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Thursday, May 26, 2016

Open Letter to a Teacher in a Rut

An Open Letter to a Teacher in a Rut

Dear Teacher in a Rut,

         You never dreamt you were going to be the kind of teacher who would get stuck in a rut. As a matter of fact, you were the teacher who said that would never happen to you.
          But here it is, it has happened. You look around your classroom and wonder what happened to that teacher who was so full of passion and creativity? You look in the mirror and wonder where is my teacher self?  I see you, and I am standing right beside you, in the same rut.
         The last few years have brought so many changes in the field of education. The changes have been fast and furious; it is a wonder anyone could keep up.  Standards changed, which meant tons of professional development and new textbooks.  And unlike years passed, the textbooks changed for not just one subject area, but language arts, math, and science for most. Out with the old and in with the new. 
         It was an exciting time that quickly turned to an exhausting time.  With each workshop, we were presented with yet another way the standards could be taught. We needed to know what it looked like, but there was no one to show us what it really looked like. Those “new” textbooks? Well, they did not quite match the standards. So the next few years had us spinning our wheels and writing our own curriculum, still not sure what the standards would look like. Add to all that, the growing amount of assessments, standardized testing, and data collection that was thrown onto our ever growing list of things to do each day.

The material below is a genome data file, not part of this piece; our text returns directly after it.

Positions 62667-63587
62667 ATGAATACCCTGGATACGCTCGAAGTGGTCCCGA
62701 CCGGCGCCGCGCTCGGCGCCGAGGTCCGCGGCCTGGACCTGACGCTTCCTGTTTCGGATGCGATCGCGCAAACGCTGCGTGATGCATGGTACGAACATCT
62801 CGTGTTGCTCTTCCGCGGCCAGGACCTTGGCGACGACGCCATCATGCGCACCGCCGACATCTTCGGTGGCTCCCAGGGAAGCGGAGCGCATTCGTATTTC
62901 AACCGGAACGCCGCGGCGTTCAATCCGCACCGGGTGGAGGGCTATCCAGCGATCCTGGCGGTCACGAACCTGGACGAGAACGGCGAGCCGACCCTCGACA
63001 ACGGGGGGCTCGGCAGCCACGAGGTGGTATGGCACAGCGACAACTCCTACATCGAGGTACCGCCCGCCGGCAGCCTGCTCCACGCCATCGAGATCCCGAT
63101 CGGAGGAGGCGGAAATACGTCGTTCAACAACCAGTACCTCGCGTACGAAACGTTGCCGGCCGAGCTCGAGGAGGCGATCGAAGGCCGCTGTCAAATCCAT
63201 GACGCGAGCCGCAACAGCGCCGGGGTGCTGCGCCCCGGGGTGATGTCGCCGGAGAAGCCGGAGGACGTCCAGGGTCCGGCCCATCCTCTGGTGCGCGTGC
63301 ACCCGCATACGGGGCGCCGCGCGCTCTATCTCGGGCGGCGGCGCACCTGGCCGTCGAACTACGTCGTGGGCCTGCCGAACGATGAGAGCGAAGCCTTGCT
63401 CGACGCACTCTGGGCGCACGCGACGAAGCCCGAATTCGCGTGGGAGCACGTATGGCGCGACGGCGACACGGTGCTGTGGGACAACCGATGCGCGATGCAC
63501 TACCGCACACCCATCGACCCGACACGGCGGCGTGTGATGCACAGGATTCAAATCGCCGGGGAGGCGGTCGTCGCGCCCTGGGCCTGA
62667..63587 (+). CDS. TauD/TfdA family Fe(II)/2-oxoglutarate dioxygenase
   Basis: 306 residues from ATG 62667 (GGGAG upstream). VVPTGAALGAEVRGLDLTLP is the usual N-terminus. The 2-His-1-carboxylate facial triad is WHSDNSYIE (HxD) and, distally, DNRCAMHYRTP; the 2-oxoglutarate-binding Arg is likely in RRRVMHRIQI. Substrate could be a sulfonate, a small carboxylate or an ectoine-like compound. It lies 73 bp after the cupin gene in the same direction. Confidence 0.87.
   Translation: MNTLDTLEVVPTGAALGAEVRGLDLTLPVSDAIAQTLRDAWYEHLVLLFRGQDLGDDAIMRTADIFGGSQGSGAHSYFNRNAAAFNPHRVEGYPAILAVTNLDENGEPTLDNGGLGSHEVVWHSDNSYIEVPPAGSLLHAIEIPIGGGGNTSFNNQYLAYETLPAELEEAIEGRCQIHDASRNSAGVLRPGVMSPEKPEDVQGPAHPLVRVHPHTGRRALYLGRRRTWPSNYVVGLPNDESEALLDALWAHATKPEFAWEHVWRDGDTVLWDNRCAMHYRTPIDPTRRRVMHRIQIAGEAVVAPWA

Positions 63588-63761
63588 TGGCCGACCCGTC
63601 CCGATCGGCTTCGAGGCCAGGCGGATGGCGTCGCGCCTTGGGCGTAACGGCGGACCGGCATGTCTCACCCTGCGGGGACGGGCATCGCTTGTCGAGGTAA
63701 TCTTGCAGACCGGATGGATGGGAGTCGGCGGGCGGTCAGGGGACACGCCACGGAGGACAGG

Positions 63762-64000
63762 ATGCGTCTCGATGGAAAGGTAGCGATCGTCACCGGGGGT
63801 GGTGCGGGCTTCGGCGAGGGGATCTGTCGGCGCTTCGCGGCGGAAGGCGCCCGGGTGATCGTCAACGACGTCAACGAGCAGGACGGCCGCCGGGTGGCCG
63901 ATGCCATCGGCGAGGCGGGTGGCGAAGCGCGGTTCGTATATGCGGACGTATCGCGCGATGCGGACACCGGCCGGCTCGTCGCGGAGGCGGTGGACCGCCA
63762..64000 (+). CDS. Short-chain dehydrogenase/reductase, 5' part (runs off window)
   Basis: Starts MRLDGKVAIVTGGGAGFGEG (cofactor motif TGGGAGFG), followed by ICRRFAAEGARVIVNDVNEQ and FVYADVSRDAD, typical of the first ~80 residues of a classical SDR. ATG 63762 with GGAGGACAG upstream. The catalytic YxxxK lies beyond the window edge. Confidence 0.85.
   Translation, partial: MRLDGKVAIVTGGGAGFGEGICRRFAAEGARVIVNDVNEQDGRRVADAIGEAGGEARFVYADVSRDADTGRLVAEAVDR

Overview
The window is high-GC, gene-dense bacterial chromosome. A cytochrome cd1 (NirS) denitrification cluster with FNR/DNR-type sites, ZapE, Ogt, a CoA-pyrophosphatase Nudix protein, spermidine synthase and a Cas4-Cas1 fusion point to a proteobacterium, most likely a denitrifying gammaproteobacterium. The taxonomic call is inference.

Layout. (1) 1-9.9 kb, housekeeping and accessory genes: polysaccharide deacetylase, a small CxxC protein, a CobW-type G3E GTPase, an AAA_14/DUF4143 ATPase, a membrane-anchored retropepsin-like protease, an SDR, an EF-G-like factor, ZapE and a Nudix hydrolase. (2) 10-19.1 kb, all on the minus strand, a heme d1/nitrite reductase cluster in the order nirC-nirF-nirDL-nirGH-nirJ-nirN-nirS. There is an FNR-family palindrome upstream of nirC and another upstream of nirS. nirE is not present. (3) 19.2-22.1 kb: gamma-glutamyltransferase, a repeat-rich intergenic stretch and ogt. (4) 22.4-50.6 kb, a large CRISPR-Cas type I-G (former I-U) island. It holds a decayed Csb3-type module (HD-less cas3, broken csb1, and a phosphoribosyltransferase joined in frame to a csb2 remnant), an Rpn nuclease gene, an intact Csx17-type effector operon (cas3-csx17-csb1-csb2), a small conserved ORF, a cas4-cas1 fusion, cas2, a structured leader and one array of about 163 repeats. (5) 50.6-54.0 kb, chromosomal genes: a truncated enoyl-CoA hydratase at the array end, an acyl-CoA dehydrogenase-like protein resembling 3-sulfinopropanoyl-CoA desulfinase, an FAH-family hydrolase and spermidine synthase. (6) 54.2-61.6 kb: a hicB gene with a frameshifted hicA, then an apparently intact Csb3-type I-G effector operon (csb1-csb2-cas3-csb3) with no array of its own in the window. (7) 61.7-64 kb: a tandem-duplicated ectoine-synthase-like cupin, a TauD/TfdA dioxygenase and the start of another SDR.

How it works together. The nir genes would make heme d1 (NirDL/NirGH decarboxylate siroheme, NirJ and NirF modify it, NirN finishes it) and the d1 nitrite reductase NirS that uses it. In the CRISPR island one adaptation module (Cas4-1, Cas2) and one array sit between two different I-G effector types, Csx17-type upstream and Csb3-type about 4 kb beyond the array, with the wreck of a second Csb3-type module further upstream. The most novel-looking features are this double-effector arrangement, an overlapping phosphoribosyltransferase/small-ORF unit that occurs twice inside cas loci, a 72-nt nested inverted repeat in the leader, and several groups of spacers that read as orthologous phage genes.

Are you with me still?  Is your head spinning or can you completely relate? I feel like I have invented and reinvented the wheel over the passed five years. 
          Half way though this year, I got stuck. I just stopped. I ran out of energy and passion. I became that teacher I said I would never be. I (gasp!) began to use worksheets and textbook materials that I despise. In my rut, I just could not find it in me to create Pinterest perfect lessons every day. If I'm being honest, I couldn't muster the energy or passion to create even one perfect lesson a week. I was just surviving. Just surviving in my classroom. 
         As spring break was approaching, I was beginning to feel my passion and energy return. I attended Get Your Teach On by Deanna Jump and Hope King. It was just what I needed to fuel my fire again. I was ready to have a relaxing vacation and come back to finish the year strong. 
         Then life happened. My daddy passed away during break and with one phone call, my life was forever changed. I don't know if you can ever truly be prepared for the death of a parent, but when it's unexpected...well...there's just no words.